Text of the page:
Cold Brewed Espresso

Cold brewed espresso is super simple to make on your own that I do not get why people pay so much for it. Towards the bottom of the page is the recipe, but first a story about how I arrived at this.

In my past, I spent 9 or so years of my life working as a barista (that would be my 20’s), spending my days making countless shots of espresso (and not using a fancy-pants lazy auto machine either!) at an espresso shop on an island in Washington State. We even won “Best Of” a couple of years for our drinks. I took pride in my job, I really liked my customers and what I did for a job.

Cold Brewed Espresso start to finish

If it taught me anything, it was that coffee is a fool’s paradise full of snobbery and being fake. Your coffee won’t go magically stale in 4 hours after you open the bag of beans nor will you die of shame and embarrassment if you *gasp* buy pre-ground coffee. You can spend hours and serious money to buy a top home espresso machine, high-end beans, and still get the worst bitter and watery espresso you ever imagined. Every year, right after Christmas, I would have customers tell me about their machines that they had received (usually by a loved one concerned with their daily trip ($$) to my Caffeine Hut to get their fix) and how they no longer needed me. They’d load up on beans and syrups and wander off. And I’d see them in 1-3 months, treading the walk of shame back in. I’d never say anything and ask them if they wanted “their regular” (I had a great memory of drinks). Most gave up because the machines were either not good enough, truly this is where brand and cost do come into play, pressure is everything and cheap machines don’t do it. Or they just couldn’t face the work involved every morning, with the cleanup. Or worse, to get a cold blended drink they would brew espresso shots and chill, then they would be watery and bitter – due to the coffee oils being delicate.

Kirk and I are semi-daily frappe drinkers, me more than him. If you want a go-go fix, you need cold coffee. But you don’t want weak coffee, as in normal strength. It dilutes your drinks! A shot of espresso is 1 to 2 ounces, depending on taste/need to wake up. A cup of coffee is 6 ounces (a cup that isn’t a cup…hah!) So you say, why not brew coffee 4X strength and chill? Well…you lose the wonderful aromatic oils that are so great when the coffee is hot. The easy/lazy way to Wakeyville? Cold brewed espresso. Call it what you want – cold brewed espresso, cold brewed coffee, cold brewed coffee concentrate, cold brewed espresso concentrate, and so on. It is so easy you will wonder why you didn’t do this before. Because what you get is smooth, non-acid concentrated coffee. Yum!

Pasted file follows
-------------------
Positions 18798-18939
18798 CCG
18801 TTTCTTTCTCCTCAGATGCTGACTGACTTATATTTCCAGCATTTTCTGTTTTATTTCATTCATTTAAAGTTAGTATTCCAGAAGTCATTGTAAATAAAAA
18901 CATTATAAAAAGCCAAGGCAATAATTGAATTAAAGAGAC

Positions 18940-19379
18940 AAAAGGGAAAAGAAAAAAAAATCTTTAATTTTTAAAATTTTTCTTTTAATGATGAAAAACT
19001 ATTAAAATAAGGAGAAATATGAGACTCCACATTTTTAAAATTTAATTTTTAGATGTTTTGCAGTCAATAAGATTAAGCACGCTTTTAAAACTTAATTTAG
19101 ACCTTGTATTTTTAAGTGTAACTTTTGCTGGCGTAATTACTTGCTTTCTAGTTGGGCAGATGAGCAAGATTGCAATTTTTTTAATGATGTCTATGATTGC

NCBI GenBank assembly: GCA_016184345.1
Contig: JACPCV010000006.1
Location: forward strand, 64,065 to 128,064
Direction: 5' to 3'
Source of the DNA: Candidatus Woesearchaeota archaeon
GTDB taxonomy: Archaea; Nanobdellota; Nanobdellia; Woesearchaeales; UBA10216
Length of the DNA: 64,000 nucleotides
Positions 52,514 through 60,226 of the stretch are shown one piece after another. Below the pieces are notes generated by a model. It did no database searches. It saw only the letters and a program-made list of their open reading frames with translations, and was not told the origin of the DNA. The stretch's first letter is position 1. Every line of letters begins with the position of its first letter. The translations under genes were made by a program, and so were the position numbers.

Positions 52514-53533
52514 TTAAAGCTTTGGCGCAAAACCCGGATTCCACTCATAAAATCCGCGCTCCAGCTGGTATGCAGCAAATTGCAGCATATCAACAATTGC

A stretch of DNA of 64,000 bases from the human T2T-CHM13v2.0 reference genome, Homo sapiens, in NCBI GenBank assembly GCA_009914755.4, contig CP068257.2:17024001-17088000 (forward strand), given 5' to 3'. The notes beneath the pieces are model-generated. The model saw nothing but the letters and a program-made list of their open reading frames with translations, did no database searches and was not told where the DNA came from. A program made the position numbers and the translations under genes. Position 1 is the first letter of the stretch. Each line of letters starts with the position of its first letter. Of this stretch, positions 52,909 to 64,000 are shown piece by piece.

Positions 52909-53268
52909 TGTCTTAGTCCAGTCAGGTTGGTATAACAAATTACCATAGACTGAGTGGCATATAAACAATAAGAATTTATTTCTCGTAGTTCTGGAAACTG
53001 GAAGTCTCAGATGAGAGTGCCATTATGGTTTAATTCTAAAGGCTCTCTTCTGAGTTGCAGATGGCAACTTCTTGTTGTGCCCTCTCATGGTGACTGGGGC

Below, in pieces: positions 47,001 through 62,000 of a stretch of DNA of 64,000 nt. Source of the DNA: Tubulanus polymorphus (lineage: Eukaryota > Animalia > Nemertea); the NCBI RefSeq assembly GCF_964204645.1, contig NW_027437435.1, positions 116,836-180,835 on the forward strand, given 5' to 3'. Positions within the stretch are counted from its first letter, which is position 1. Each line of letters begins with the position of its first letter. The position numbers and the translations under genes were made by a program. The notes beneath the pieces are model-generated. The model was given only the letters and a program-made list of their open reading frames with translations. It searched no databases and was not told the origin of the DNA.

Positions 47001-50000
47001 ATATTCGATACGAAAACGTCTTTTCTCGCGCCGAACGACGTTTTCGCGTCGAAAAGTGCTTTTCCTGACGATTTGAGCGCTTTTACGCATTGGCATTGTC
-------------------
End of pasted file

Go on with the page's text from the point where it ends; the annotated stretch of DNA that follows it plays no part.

Cold Brewed Espresso in process

I’ll admit it: I have been lazy and we’d frantically run around to the restaurant supply stores here in the Seattle area that sell pre-made cold brewed concentrate (and espresso supplies). A 64-ounce jug runs us about $10 plus the gas and time to go get it. To make the same amount I need 8 cups water and 2 cups ground coffee. That simple. As Kirk and I continue to change our families way of eating and buying food, I realized that while the concentrate is made two towns over, I have no idea what they use in it. How “clean” is the coffee? What country does it come from? How well are the workers treated? Pesticides? And so I had to find a new way to make our morning drinks.

Beyond quality, there is price – which can convince even those who don’t care about the beans. Even if I pay $10 a pound for organic coffee beans, I only pay $3.755 to make 64 ounces. Well, compared to $10 for the same already made, that is a bargain! And even if you don’t want the concentrated flavor of cold brewed espresso, you can add water to it to make a cup of iced coffee. 2 ounces of the cold brewed concentrate is a serving, add water to taste, say 4 to 8 ounces, over ice, with sweetener and milk if desired. The concentrate is 2-3 times strong when you make it. And on cost…it can go lower depending on the beans you buy. Ethics aside.

Or do as we do – use it when making frappes. You’ll feel all bright-eyed and bushy-tailed in no time…..